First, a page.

In the 17th century, Johann Rudolph Glauber managed to produce sodium sulfate and hydrochloric acid. That was a reaction of sodium chloride and sulfuric acid. With the overall development of the lead chamber process and Leblanc process in 1746, it became possible to organize large-scale production of sodium carbonate and sulfuric acid. That was a debut of chemical reactions in the industry. Then, further optimization of sulfphuric acid technology gave us the contact process by the end of the 19th century, while the Haber process for ammonia synthesis was developed for 1909-1910.

From the 16th century, such researchers as Isaac Newton, Robert Boyle, Jan Baptist van Helmont did their best to work out solid theories of the experimentally observed chemical transformations. In 1667, Johann Joachim Becher established the phlogiston theory. It actually postulated the existence of a fire-like element dubbed «phlogiston», that could be contained in combustible bodies and accordingly released in the process of combustion. However, in 1785 Antoine Lavoisier proved its false nature. Antoine managed to find an adequate explanation of the combustion. From his point of view, combustion was just a reaction of the air and oxygen.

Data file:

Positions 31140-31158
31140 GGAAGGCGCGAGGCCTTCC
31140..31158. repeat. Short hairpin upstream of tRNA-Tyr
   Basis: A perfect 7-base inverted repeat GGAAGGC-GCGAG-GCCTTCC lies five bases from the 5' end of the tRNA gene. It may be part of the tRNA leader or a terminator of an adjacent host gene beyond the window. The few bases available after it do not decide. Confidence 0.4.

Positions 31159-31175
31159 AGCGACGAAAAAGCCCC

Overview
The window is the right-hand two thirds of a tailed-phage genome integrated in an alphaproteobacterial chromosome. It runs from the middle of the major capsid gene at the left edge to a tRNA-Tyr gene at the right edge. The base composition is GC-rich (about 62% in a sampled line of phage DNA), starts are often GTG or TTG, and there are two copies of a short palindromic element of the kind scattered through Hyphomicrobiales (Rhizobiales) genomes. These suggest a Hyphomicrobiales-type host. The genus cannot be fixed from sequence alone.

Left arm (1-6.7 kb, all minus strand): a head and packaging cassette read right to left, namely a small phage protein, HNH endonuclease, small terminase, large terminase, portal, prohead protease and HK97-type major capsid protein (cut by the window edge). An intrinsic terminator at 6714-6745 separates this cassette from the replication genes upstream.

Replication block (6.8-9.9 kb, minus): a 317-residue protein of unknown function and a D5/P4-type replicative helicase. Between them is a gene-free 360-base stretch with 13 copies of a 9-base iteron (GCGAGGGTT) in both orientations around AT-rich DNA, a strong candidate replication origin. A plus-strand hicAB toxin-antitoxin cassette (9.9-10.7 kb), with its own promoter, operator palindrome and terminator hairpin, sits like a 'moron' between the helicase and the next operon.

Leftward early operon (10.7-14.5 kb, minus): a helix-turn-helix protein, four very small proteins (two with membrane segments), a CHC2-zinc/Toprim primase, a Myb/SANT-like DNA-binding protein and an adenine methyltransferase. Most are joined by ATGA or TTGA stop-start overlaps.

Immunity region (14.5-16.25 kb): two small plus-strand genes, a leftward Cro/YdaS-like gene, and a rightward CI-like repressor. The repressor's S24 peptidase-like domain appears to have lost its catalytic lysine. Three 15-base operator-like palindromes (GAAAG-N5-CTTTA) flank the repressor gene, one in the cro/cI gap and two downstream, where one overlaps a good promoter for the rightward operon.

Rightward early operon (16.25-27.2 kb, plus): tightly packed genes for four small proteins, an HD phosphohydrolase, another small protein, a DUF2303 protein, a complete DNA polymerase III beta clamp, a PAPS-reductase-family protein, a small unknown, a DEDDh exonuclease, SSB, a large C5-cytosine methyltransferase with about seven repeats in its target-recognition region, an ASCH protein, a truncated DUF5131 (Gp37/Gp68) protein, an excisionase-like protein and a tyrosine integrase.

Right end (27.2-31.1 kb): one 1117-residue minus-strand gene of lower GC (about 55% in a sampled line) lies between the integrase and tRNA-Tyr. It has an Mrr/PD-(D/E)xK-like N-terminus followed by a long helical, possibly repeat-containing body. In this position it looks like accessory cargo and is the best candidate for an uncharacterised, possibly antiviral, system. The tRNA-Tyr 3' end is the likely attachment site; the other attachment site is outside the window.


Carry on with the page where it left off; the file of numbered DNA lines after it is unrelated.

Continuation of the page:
In 1808, Joseph Louis Gay-Lussac found out that gases are used to reacting in a certain relationship with each other. Using this idea as well as the atomic theory of John Dalton, Joseph Proust worked out the law of definite proportions, later resulted in the concepts of chemical equations and stoichiometry.

As for organic chemistry, for a long time it was believed that compounds obtained from living organisms couldn’t be synthesized due to their complexity. In accordance with the concept of vitalism, organic matter was stuffed with a vital force and stood away from inorganic materials. This separation was completely debunked by the synthesis of urea from inorganic precursors in 1828 by Friedrich Wohler. As for other chemists, who made decent contributions to organic chemistry, we should point out to Christopher Kelk Ingold with his mechanisms of substitution reactions and Alexander William Williamson with his synthesis.